“It was clearly a big deal for him at the time, and yeah I absolutely believe it’s true and there’s really no reason for him to tell a story like that, like I said, before any of this fame came to him.”
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A former colleague of Dr. Ben Carson is defending the retired neurosurgeon, whose story of an attempted stabbing has come under intense media scrutiny over the past week.
Dr. Robert Prince, who worked with Carson at John Hopkins in the late 1980s, said on WBAL's Jimmy Mathis Show over the weekend that years before Carson wrote his first book, the then-practicing pediatric neurosurgeon told him of the time that he tried to stab a fellow classmate when he was 14 years old, only to have his knife break on his friend's belt buckle.
Carson would go on to tell this story in his best-selling memoir, Gifted Hands. Last week, CNN reported that several of Carson's neighbors, friends, and classmates did not recall the incident. Carson has stood by his story, one that he says turned his life around for the better.
"Well, it was, you know, long after it happened. I think it happened when he was 14 years old, but it was also quite a bit of time before a book, before a movie, and before a would be president," Prince said. "And we were in the surgical lounge and we were talking about what led us to become physicians, it's kind of a common conversation for people to have, and at that time I thought he was a resident just like me, because he looked so young and I had come into it a little older because I had done electrical engineering in the interim, and I thought he was at my level.
"You know there is a hierarchy at Hopkins, and I probably wouldn't have been having a personal conversation had I known that he was already attending and chief of pediatric neurosurgery, but of course he took the fast track, and uh, but he was a very approachable and humble guy. We just had a personal conversation at about three in the morning waiting for a patient to come down and, he told me that story, and in fact, I had never heard the story after that because I didn't read the book, I didn't watch the movie, and in fact, just now, when you played that little tape of him telling the story, that's the first time I've actually heard it aside from him almost 30 years ago, and I saw it on CNN that they were questioning the veracity of that story. And I thought, 'well wait a minute, you know, why would he tell lowly me, before he could possibly have known that he would be a famous neurosurgeon if it wasn't true.'"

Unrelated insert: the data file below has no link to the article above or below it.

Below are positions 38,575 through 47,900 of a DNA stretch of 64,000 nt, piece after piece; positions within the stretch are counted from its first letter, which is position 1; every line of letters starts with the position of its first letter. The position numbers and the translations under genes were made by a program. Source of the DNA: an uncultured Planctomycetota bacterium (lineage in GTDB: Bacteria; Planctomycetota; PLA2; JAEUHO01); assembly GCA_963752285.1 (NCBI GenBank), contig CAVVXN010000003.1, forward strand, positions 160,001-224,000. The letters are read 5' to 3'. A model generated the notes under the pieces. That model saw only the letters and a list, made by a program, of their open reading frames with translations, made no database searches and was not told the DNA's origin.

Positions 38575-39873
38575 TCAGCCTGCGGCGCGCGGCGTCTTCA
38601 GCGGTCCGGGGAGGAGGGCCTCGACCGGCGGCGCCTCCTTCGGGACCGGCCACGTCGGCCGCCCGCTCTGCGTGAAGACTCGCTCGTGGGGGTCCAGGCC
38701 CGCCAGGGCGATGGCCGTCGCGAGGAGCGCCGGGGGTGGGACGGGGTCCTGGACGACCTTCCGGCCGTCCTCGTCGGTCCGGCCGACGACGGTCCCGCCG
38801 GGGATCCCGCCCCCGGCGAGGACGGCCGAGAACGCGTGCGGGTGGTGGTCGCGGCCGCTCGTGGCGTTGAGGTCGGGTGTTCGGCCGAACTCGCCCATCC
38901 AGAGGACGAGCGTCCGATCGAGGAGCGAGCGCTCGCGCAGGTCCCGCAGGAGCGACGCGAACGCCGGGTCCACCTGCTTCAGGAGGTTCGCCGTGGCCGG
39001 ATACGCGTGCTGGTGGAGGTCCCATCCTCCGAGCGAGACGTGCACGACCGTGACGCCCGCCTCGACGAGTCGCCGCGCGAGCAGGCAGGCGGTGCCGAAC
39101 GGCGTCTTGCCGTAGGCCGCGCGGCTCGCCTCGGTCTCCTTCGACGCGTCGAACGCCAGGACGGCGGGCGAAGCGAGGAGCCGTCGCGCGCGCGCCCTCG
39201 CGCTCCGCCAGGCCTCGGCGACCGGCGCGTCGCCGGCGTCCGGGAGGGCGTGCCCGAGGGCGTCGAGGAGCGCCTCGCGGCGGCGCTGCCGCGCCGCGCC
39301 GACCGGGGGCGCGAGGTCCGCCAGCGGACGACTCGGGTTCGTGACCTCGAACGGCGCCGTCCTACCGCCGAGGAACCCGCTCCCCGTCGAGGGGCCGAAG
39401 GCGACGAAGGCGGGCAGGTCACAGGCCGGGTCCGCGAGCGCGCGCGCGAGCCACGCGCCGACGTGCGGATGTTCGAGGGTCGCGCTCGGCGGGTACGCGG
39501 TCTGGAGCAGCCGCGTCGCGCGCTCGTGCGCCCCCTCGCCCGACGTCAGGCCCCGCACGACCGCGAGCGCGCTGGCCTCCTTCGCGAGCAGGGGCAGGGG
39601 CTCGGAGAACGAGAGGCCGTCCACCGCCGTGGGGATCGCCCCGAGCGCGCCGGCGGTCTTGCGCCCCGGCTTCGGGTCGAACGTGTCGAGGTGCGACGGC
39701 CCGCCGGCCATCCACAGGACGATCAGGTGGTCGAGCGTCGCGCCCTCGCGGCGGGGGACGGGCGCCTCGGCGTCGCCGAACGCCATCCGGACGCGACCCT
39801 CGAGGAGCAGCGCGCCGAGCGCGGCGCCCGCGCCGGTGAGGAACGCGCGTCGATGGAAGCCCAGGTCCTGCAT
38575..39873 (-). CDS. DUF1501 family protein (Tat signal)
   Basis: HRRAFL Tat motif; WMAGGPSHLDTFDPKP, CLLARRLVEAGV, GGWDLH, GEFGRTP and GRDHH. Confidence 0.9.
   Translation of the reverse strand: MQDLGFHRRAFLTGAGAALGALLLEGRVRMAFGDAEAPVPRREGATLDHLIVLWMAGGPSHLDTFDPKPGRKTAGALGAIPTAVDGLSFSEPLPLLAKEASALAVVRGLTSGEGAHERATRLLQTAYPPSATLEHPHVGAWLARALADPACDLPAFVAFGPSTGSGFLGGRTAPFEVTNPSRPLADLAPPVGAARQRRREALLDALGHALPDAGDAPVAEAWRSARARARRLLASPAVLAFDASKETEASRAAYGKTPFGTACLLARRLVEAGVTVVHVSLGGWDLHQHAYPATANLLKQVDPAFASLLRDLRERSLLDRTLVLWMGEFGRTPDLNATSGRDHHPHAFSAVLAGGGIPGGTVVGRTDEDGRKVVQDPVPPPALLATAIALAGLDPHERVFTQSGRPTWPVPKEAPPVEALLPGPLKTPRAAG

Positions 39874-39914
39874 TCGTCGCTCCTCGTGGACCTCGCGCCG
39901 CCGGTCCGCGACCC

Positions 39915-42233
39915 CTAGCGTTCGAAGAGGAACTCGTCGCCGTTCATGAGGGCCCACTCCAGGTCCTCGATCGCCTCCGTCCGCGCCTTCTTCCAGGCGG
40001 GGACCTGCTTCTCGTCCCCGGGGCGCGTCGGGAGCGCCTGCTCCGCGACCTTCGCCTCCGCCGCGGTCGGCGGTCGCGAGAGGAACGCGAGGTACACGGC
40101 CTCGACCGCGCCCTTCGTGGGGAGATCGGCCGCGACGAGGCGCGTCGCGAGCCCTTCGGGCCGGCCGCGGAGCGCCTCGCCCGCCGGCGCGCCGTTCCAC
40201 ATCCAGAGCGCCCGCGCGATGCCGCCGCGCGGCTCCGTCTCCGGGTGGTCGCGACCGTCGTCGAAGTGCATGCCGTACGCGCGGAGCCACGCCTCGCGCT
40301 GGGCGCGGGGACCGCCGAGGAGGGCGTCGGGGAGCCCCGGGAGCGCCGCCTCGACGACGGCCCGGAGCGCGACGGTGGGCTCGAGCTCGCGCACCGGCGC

Prince added that he couldn't remember if Carson said it was a relative or not, but he did recall the story was essentially the same.
"What I remember is the knife hitting the belt buckle," he said. "And that it was a life changing, sort of religious, experience for him, where he could have gone one way or the other, and he chose the good way. And it was a self-deprecating story, it wasn't a story to aggrandize him, people like hearing rags to riches story, but I don't think they like hearing criminal to riches stories. This isn't a story that you tell if you running for president for example. This is just a very important moment in his life, and I recognized that."
The former colleague said he believed Carson's story was true.
"It was clearly a big deal for him at the time, and yeah I absolutely believe it's true, and there's really no reason for him to tell a story like that, like I said, before any of this fame came to him," he added.
"He had nothing to gain by impressing me. It was in context of the discussion that we were having. The funny thing about this guy is that this guy tells you you've got a tumor in your head and he needs to go inside and get it out you're gonna believe him, right? So the idea that people are questioning his credibility when of course if it was your child you would say 'oh yeah, yeah, yeah, just, you know, go into his head, it's fine.'"
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